Welcome to Ascension Parish
I am incredibly happy to announce that I am officially a resident of Ascension Parish!
I moved into my new place on Friday, and I could not be more pleased about being a resident in what I believe is the best parish in Louisiana. Ascension is one of the fastest-growing parishes in the state. With great schools and tons of job opportunities, it’s not hard to see why everyone wants to live in AP. That’s why it always boggles my mind when I hear people complain about all these problems the parish is facing.
In my line of work, I stay in touch with people in the community on every level, from citizens and visitors to business owners and elected officials. That means I am in a position to hear what people have to say about the parish – the good, the bad, and the ugly. I hear a lot of people talking about all these issues they have with the parish - the government, the infrastructure, and so on. In many instances, I hear these complaints from people who boast about being lifelong residents of Ascension.
It is important to note here that I am not a lifelong resident of the parish, obviously. In fact, I am not a lifelong resident of any place. This is actually the fourth Louisiana parish I have called home in my life. There’s Ouachita Parish, my home parish. (That’s Wash-I-Taw, for those of you who have not ventured into the 318.) I spent a year in Lincoln Parish while attending Louisiana Tech University. I also lived in East Baton Rouge Parish for more than two years.
I say that because I feel that some people who have not lived in other area codes may take for granted some of the things that make Ascension Parish great. First and foremost, for me, as a young woman living alone, is that AP is safe. Monroe was recently named the most dangerous city in America. That’s right, in per capita murders, shootings, and other violent crimes, my town beats out both Baton Rouge and New Orleans. It’s not even limited to violent crime. According to KNOE, more than 50 people in West Monroe and Monroe were arrested for meth, crack, PCP, cocaine, or ecstasy in the past two weeks alone. When’s the last time you heard of anything like that happening here?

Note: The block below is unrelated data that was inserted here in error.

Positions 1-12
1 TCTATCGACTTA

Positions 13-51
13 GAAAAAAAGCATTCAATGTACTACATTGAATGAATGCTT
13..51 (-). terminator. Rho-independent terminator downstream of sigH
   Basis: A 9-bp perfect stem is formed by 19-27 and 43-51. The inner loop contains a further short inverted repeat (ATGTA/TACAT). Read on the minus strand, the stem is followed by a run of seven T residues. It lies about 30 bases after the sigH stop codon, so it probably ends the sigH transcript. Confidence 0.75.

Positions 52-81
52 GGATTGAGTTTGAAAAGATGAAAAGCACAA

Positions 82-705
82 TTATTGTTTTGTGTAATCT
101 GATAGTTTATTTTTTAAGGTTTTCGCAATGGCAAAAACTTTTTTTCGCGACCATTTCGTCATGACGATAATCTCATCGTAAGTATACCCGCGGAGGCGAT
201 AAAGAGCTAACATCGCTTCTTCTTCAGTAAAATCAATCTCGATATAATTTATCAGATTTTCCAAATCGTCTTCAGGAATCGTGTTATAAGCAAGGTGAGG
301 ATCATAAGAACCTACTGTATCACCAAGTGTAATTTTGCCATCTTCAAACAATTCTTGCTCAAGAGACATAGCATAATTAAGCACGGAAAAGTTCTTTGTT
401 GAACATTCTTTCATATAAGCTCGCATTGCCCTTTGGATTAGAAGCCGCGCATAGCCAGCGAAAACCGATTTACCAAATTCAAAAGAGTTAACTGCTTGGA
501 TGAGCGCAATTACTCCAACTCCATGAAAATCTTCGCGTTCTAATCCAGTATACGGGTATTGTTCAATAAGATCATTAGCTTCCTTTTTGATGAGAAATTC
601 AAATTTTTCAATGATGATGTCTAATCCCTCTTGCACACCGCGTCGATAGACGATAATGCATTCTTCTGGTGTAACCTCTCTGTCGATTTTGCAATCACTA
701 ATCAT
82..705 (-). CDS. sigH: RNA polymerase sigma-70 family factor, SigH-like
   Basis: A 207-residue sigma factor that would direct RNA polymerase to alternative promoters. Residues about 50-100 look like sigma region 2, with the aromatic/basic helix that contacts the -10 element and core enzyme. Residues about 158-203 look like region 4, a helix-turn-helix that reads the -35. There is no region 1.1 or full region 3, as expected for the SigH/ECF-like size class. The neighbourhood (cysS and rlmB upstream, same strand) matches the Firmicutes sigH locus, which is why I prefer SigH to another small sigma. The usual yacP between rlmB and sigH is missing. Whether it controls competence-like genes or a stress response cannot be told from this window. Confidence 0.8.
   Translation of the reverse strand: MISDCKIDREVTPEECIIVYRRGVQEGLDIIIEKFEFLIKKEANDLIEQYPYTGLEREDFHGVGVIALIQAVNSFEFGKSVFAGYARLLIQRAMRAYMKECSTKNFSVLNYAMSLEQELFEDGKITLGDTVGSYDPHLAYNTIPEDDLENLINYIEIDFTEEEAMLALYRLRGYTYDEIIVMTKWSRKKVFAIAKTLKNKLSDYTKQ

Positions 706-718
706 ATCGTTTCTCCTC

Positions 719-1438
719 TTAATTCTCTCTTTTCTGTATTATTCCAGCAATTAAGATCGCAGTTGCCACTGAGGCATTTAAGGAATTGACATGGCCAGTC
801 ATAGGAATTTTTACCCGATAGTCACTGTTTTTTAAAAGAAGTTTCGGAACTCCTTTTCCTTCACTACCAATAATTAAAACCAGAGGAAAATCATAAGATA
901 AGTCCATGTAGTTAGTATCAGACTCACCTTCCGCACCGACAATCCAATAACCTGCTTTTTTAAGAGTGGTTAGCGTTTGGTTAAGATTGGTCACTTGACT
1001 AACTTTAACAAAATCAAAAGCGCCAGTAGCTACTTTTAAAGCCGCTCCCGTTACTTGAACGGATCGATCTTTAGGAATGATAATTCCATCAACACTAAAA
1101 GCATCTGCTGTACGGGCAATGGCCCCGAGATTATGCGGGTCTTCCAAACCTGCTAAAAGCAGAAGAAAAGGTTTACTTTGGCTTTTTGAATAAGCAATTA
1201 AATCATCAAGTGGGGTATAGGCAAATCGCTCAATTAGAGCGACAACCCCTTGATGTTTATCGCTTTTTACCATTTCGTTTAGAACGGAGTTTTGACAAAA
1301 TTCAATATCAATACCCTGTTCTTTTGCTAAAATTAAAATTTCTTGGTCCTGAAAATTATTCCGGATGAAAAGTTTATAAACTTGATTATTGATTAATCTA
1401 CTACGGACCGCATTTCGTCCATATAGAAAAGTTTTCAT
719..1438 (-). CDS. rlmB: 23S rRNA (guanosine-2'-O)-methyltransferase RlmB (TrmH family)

Oddly enough, however, I felt safer living in Monroe than I did in Baton Rouge. When I covered statewide news, there was not a single day that went by without multiple emails from BRPD on at least one shooting, if not many. Don’t even get me started on the criminal activity in north Baton Rouge. Ascension can’t hold a candle to my city or BR in crime, and that’s a huge blessing.
Another complaint I hear a lot has to do with the traffic in the parish. To that I would simply ask, have you ever driven in Baton Rouge? Like, ever? Rush hour lasts from 3 p.m. until well after 6 p.m. throughout EBR Parish. On Fridays, you can expect the gridlock to begin shortly after noon. Sitting in traffic for more than an hour isn’t unheard of, and don’t even think about getting on the interstate during peak drive time. Wrecks plague the highways in the Capitol City daily, adding to the delays. Baton Rouge is also home to the only section of the interstate in the country that comes down to one lane (i.e. just over the bridge at the Washington St. exit). So, don’t even talk to me about traffic if that commute isn’t part of your daily routine.
Furthermore, Ascension is steadily making improvements to its transportation infrastructure. AP was awarded the last capacity expansion project from DOTD (the La 42 widening), as transportation funding is limited in the state. So limited, in fact, that my hometown has been literally begging for a new bridge across the Ouachita River for more than 40 years, and we aren’t even close to getting it. Let’s all be grateful that at least something is getting done in this department.
Another thing that saddens me is hearing people say Ascension Parish is no longer a rural community. I can assure you that it is still rural in the best way possible. It is rural in the sense that when you walk into a convenience store, the staff asks how you’ve been since the last time, because of course they recognize you. It’s rural in the sense that when you’re having a bad day you can take a drive down an open highway to clear your head. It’s rural in the sense that most everybody knows most everybody else. Family names mean something, and if I don’t know you, I probably at least know someone you’re related to. I assure you, none of that happens in Baton Rouge.
Of course, every place can be improved. I don’t mean to say that there aren’t ways Ascension can be made better. It’s important to look for ways to improve your community. However, it is equally important to acknowledge all of the wonderful things we do have and be grateful for that.
Ascension Parish has a lot going for it, and we should try not to sweep the good under the rug when we talk about ways to make it better. AP has the fourth best school district in the state. It boasts numerous chemical plants offering high-paying jobs and making massive economic impacts. It hosts multiple festivals each year, making it a tourist destination as well. It has tons of great local businesses, and it is home to some of the nicest people I have ever met.
As we work together to make Ascension Parish everything it can be, let’s not lost sight of what it is. I could have lived anywhere in the state, or the country for that matter, and I chose AP for a reason. I am glad to call Ascension Parish my home.
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